In a conversation with a friend, he mentioned that it was easier to be a thankful person and a thankful person to God in an agrarian society, rather than ours. By watching the seasons change and how these seasons affected the seeds that you planted until the harvest time, he thought that it made a person more reflective and thankful to God. By watching how the sown seed became bread, it made you more thankful to God when you prayed, “Our Father who art in heaven … give us this day our daily bread”.
Is God as meticulously involved in the intricacies of computers as he is involved in the agrarian processes? Is God as involved in the wheat farms of Oklahoma and Nebraska as He is involved in the Silicone Valley?
In the Epistle of James we read these words, “Don’t be deceived, my dear brothers. Every good and perfect gift is from above, coming down from the Father of the heavenly lights, who does not change like shifting shadows (1:16-17).” Apostle Paul continues in the same pattern when he writes, “What do you have that you did not receive? And if you did receive it, why do you boast as though you did not? (1 Corinthians 4:7)”
When you look at all the things that your computer can do, do you ever thank God for it? Do you see that in this computer age God has blessed us in ways that we could not have imagined 25 years ago or even 5 years ago? Do you see it as a gift from God or do you only see the human advancement?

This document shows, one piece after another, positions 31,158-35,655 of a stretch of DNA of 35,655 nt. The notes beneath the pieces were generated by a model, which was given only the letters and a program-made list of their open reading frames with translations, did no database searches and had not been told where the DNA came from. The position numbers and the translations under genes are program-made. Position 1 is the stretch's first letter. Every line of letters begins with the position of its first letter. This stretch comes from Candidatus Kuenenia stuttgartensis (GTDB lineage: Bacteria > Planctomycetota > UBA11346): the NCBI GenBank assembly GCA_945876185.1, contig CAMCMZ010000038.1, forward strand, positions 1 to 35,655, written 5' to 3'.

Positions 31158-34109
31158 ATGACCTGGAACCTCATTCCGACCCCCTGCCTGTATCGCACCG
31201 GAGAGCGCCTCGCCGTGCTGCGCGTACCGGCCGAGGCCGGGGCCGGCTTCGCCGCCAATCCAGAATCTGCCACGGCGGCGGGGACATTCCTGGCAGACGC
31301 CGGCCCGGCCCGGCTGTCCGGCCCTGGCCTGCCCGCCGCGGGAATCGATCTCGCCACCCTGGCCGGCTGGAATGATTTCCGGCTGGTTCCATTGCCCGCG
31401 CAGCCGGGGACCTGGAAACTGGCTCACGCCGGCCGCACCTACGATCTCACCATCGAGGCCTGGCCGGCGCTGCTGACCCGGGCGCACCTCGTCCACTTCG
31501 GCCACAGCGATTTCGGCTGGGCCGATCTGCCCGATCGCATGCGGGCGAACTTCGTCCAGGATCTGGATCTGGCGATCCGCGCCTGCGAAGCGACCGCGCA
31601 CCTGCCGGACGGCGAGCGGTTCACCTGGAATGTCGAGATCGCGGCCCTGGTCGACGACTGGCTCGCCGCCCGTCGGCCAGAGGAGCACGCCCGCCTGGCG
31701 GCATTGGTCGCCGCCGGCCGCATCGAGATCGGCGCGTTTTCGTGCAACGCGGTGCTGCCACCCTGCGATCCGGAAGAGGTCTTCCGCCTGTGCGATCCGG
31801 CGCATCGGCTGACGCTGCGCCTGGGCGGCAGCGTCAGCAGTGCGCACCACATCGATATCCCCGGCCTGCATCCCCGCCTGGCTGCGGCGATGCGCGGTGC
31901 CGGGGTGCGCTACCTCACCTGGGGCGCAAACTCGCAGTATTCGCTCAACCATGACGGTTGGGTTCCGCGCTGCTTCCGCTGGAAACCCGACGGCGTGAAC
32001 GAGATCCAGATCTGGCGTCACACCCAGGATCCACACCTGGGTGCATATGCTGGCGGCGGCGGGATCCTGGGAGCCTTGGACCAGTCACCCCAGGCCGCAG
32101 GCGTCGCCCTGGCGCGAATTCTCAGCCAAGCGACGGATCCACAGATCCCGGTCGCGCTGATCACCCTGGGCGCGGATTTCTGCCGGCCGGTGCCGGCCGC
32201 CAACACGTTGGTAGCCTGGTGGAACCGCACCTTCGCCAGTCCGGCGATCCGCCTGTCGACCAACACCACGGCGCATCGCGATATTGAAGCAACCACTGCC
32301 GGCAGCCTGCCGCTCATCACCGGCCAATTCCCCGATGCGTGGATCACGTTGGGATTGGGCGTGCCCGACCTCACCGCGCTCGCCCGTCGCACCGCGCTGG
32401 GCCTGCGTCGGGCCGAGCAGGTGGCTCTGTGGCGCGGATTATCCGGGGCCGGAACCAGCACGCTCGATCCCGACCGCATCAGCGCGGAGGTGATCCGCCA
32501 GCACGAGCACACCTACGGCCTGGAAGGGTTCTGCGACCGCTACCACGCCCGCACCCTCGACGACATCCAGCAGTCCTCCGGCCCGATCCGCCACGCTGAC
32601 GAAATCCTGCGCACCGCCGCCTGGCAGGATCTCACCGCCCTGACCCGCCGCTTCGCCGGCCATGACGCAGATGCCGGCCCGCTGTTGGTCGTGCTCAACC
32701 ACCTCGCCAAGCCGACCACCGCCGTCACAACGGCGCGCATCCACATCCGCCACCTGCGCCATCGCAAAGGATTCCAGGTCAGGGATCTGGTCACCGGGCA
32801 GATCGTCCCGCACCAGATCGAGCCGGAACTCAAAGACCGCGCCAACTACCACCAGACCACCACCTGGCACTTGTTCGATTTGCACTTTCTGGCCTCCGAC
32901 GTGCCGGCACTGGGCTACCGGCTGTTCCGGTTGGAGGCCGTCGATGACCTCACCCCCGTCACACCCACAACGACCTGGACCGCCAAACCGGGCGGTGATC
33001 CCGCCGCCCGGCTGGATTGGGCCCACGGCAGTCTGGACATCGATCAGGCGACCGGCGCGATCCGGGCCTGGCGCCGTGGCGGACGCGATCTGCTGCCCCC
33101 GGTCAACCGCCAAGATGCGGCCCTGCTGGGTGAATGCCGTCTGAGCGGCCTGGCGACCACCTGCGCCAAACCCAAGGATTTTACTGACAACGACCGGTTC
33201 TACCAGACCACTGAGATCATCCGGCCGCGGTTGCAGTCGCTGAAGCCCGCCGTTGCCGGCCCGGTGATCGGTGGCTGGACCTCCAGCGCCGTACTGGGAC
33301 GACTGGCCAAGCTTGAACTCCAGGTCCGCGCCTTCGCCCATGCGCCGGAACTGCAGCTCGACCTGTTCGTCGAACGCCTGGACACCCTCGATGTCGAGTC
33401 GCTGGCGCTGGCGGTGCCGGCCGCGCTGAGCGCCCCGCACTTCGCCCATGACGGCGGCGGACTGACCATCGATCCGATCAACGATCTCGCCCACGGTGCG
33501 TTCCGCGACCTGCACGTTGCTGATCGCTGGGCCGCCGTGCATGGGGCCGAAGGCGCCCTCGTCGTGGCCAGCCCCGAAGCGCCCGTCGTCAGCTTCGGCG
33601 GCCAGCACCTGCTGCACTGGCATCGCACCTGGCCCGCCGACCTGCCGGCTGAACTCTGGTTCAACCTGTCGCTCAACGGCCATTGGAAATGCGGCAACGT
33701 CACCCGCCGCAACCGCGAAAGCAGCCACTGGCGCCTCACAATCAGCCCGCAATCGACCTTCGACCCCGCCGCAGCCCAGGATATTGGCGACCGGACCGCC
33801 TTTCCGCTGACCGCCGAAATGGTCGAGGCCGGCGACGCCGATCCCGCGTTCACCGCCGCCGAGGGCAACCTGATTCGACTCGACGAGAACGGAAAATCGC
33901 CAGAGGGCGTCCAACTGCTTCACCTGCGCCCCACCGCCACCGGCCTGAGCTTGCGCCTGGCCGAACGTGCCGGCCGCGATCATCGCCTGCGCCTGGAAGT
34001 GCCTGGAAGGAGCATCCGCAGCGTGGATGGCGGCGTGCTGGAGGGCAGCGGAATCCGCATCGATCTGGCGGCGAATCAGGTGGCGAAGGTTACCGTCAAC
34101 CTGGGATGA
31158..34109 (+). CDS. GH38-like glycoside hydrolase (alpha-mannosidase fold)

It is interesting that the possibility of recognizing and thanking God was so present in the agrarian culture. God tells the children of Israel as they are approaching the land of Canaan, “When you have eaten and are satisfied, praise the Lord your God for the land he has given you. Be careful that you do not forget the Lord your God, failing to observe his laws … You may say to yourself: My power and the strength of my hands have produced this wealth for me. But remember the Lord your God, for it is he who gives you the ability to produce wealth and so confirms his covenant which he swore to your forefathers, as it is today (Deut. 10-11, 17-18).”
The abilities to produce wealth, inventions and art are gifts from God. He is the one that gives the inspiration, the concentration, the perseverance, the previous knowledge, the implementation, the marketability, and the customers. All are part of the tapestry that God is weaving together.
As we sit at our Thanksgiving tables, let us remember that every good and perfect gift comes from God starting with your own person. You are a precious gift of God. He has created you in His image; he has invested in you so many gifts and then gave you to your family and the society where you live. The people and the things that you have surrounded yourself with are equally God’s gifts. Remember the Giver, remember God, and to Him give recognition, praise, and thanks, not only this day, but every day of your life.